My Daughter Is 20 And In College, She Has Been Throwing Up On A Regular Basis And Now Over Exercising, Tried Confronting Her A Few Weeks Ago And Offered To Help Her Seek Help, But She Is In Denial. I Know These Behaviors Are Occurring Per Roommate Any Su

Hi: This Is A Very Difficult
Amy Colwell – 01/25/2012 – 23:12


This is a very difficult position to be in as a parent. It has to be extremely worrying for you to receive information via the roommate, on what is happening regarding your daughter’s struggle with an eating disorder while she is away at college.

Although your daughter turned down your offer of assistance a few weeks ago – don’t give up! She still needs your love and support. An eating disorders is a long-term illness, and sometimes it takes a while for the person to accept that they really do need help.

I would encourage you to avoid getting into a confrontation over the eating disorder itself. As you say, she is in denial right now, so engaging in a power struggle might not be especially productive for either of you.

It is important though, that your daughter knows that you are there for her, and that you do love and care for her. It is perfectly okay to let her know that you are extremely concerned for her wellbeing – this may work better than focusing on just the eating disorder behavior. Sometimes, it helps to involve a third party – such as a doctor or counselor if she is receptive. A supportive friend (possibly the roommate) can also make a huge difference in encouraging the person with an eating disorder to seek help.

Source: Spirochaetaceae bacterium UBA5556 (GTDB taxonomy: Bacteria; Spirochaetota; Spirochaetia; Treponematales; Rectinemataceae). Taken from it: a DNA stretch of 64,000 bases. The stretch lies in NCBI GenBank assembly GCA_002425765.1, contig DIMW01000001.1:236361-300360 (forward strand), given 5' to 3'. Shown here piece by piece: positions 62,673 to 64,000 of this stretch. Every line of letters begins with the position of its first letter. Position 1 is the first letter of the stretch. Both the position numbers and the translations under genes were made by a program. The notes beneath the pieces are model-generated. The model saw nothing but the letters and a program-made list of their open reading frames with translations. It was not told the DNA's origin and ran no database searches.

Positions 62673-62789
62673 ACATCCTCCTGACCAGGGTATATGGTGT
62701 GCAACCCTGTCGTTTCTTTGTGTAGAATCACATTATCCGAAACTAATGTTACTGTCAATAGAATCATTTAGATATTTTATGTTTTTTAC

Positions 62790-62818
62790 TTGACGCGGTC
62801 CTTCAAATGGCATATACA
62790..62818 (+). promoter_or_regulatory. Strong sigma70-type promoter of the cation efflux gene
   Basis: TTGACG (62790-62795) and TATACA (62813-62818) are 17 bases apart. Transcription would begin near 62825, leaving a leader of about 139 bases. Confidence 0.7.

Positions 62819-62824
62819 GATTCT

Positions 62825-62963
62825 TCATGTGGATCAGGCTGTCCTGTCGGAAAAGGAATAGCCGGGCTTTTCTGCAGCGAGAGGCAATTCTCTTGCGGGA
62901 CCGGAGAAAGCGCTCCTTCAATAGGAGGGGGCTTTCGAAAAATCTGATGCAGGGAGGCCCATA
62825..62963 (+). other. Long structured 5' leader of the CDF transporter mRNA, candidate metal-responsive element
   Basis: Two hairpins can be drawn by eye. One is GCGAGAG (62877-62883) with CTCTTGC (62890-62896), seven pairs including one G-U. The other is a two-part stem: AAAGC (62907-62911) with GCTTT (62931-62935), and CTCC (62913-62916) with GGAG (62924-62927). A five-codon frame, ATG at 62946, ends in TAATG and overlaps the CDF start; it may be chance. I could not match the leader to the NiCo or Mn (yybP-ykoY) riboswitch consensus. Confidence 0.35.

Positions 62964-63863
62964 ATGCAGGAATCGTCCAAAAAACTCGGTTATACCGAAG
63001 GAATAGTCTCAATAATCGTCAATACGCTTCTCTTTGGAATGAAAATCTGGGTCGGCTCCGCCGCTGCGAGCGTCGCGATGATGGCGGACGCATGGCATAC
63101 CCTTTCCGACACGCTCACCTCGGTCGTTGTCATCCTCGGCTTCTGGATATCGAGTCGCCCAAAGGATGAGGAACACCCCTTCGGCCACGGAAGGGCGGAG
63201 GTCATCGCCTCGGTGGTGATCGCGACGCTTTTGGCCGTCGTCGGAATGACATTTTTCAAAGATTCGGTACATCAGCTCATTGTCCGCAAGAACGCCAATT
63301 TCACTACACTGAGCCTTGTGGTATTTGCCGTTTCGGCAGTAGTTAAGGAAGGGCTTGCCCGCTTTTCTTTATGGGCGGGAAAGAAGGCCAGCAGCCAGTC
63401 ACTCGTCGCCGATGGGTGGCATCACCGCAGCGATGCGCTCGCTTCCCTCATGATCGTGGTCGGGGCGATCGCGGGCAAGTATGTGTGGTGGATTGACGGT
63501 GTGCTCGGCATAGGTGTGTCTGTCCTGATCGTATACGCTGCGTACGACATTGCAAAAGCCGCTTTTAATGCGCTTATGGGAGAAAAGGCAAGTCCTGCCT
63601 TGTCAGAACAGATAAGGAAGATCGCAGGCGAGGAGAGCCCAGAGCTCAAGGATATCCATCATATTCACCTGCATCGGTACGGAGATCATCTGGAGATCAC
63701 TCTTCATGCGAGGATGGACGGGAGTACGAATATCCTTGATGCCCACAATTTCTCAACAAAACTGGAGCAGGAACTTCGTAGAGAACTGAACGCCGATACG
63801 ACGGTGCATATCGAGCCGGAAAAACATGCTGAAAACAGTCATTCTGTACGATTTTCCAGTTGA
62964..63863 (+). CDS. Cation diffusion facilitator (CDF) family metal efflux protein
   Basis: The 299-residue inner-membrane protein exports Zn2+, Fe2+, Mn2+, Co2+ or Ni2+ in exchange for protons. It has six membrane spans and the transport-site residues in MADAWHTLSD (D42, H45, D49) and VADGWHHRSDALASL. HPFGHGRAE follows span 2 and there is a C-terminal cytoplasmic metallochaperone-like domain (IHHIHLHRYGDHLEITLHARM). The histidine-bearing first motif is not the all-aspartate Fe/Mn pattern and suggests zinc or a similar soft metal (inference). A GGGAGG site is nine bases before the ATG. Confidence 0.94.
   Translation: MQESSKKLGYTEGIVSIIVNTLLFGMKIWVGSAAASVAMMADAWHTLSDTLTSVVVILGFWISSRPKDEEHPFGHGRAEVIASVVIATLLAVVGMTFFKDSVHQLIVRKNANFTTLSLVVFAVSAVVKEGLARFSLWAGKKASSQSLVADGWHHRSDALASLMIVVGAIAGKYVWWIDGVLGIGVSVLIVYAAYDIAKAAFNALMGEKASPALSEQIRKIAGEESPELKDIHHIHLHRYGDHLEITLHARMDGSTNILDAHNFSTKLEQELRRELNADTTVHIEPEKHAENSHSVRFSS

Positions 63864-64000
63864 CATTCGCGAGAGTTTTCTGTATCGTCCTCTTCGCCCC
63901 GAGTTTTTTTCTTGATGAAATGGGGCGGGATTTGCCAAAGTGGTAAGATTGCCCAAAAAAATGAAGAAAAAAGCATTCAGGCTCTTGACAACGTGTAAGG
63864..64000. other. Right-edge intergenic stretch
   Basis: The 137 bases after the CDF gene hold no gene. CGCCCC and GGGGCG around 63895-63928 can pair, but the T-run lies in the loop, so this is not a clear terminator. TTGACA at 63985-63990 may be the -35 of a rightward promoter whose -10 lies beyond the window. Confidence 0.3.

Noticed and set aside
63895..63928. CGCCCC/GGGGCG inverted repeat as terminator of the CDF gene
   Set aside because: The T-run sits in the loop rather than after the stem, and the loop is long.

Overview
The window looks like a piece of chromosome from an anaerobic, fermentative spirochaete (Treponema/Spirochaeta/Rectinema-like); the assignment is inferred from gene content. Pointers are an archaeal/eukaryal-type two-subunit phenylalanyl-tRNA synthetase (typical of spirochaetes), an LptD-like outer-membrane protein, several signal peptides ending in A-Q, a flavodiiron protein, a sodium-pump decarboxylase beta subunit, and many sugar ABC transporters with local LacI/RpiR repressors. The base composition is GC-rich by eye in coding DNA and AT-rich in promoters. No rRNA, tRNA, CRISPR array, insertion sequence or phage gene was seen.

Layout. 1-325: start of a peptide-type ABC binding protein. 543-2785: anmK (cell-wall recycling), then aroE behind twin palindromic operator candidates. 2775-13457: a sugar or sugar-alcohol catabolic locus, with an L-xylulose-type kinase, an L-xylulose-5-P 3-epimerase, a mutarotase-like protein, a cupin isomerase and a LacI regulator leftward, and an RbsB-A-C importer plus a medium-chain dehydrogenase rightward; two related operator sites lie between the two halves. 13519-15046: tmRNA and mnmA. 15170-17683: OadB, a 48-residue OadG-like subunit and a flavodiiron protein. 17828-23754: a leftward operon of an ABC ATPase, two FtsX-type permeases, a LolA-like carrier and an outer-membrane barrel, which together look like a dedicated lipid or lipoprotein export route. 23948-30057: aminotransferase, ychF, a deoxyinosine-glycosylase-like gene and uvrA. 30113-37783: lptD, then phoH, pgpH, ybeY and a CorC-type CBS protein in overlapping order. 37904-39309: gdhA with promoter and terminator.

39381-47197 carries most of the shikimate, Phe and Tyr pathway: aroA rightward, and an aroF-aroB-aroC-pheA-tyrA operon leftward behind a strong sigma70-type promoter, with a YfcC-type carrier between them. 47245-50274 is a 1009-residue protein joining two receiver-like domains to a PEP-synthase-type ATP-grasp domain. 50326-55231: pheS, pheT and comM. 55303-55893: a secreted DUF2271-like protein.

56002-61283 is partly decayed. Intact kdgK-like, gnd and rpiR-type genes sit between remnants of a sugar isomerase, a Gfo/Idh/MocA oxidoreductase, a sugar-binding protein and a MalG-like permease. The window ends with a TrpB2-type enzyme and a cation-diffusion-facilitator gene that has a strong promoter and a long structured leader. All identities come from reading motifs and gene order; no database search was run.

Although it is frustrating to watch someone you love suffer from an eating disorder, it is really important that you continue to advocate for your daughter. You also need to take the time to look after your own needs as supporting someone with an eating disorder is especially challenging, and can be mentally and emotionally exhausting.

Joining a support group can provide you with a safe, supportive, and caring group of people who are going through similar situations. There is also some excellent information on the NEDA website regarding starting a discussion with someone who has an eating disorder.

I hope this helps a little. Please take care.


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